UK house prices rose fast to conclude the third quarter of 2017, with average house prices estimated by The Guardian to be at £225,109. The 4% growth, spearheaded by the north, East Midlands, and the northwest, was felt the least in London. In fact, the capital recorded the weakest performance at 2.6%. Nonetheless, the overall market ended the year at £8.3 trillion after 3.5% growth, defying both Brexit-related uncertainties and a general slowdown in the southeast and the capital.
Experts predict that despite a general slow down in growth, prices will continue to be buoyed by undersupply and regulations like the stamp duty cut and help-to-buy. With this in mind, here are some key indicators that your property has increased in value.
A key factor in the value of property is the overall health of the economy since buyers’ ability to support housing prices heavily depends on key factors like the GDP, household expenditures, and labour market statistics. FXCM explains that looking into the country’s GDP and GDP per capita can give you an insight into people’s standard of living, and how much money they can spend on goods, services, and housing. Higher incomes mean greater financial power for your tenants. A previous MakeUrMove post showed the average household income after taxes in the UK to be around £30,000, which means that tenants can more or less handle price increases by another 9%. In general, a booming economy should be able to raise house prices as rising incomes can increase demand.
Conversely, a weak economy can cause a rapid drop in housing prices, due to fewer people that are willing to rent or buy. This is was evident in the Great Recession from 2007 to 2012, which saw a steep depreciation in terms of property prices across the board.
Another sign that your property may have increased in value is a growth in the local population. An influx of new consumers in an area means an increased demand for homes, which translates to an appreciation in real estate rates.
For instance, homes in Bristol have seen a sharp price increase in recent years in light of population movement. As many as 80 people move from London to Bristol every single week to escape sky-high housing rates, which cost double in the former, even with recent growth.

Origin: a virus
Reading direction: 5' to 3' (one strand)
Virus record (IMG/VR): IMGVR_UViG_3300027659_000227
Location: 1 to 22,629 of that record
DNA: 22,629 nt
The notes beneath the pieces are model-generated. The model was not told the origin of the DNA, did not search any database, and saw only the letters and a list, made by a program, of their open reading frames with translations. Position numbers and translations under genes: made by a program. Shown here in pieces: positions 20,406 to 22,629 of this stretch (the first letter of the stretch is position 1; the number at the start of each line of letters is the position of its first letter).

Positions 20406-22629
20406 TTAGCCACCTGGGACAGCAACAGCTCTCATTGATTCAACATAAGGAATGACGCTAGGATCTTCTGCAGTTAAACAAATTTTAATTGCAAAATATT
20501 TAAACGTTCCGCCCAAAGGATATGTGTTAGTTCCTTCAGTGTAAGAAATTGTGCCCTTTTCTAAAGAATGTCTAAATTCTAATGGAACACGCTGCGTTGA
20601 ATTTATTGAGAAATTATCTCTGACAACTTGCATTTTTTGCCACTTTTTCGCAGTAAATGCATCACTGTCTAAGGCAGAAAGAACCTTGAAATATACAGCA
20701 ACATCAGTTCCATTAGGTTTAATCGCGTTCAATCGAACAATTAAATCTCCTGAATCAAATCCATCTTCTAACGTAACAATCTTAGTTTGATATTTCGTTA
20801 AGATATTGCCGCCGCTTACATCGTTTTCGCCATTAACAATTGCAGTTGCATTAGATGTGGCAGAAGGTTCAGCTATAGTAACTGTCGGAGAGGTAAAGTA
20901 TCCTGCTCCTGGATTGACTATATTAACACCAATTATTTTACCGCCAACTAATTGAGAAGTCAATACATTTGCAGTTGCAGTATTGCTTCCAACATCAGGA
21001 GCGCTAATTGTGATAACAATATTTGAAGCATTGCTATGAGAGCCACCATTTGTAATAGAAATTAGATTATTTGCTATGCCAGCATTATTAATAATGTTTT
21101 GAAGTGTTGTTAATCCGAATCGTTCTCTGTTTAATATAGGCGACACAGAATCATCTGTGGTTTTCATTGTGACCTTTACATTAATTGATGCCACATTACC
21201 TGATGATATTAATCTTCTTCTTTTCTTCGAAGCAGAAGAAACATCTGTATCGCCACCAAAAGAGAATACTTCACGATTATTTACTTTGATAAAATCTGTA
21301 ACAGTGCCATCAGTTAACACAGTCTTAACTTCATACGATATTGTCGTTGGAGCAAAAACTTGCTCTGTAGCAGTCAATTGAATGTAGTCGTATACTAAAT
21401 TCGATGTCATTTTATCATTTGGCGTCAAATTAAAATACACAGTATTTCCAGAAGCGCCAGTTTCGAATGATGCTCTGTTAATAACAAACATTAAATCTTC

On a cautionary note, the private rental sector is dominated by small landlords, many of whom operate on shoestring margins. Whilst it's anticipated that the majority of EU citizens will remain in the UK, their repatriation post-Brexit, along with increased regulation and taxation of landlords, could result in a mass rental property sell-off. Some have even argued there is a risk that landlords could trigger the next 'great housing crash'.
Changes in nearby properties or development in your neighbourhood can also increase the value of your property. To illustrate, any form of local development that makes essential services conveniently accessible in an area – such as retail centres with grocery anchor tenants, banks, and restaurants – is bound to lead to higher real estate values. Police and fire support stations also give home prices a boost. For rural areas, urbanisation can lead to a rapid increase in property value.
Along with area development, a strong sense of community can increase housing demand and prices. Tenants “living together, but apart” have become more popular especially among the young adult cohort, among whom a sense of community is seen as paramount. PropertyWeek reports that spacious communal spaces tend to attract tenants and drive up prices, even though rental units may not be as big. This includes local activity areas, a school district, walkable neighbourhoods, children’s playgrounds, cafes, cinemas, gyms, and other amenities and services within the area.
With the UK housing market experiencing many twists in recent months, as a landlord, it’s important to keep an eye out this year for economic and community factors. Collectively, they can pose as a boon for the value of your property.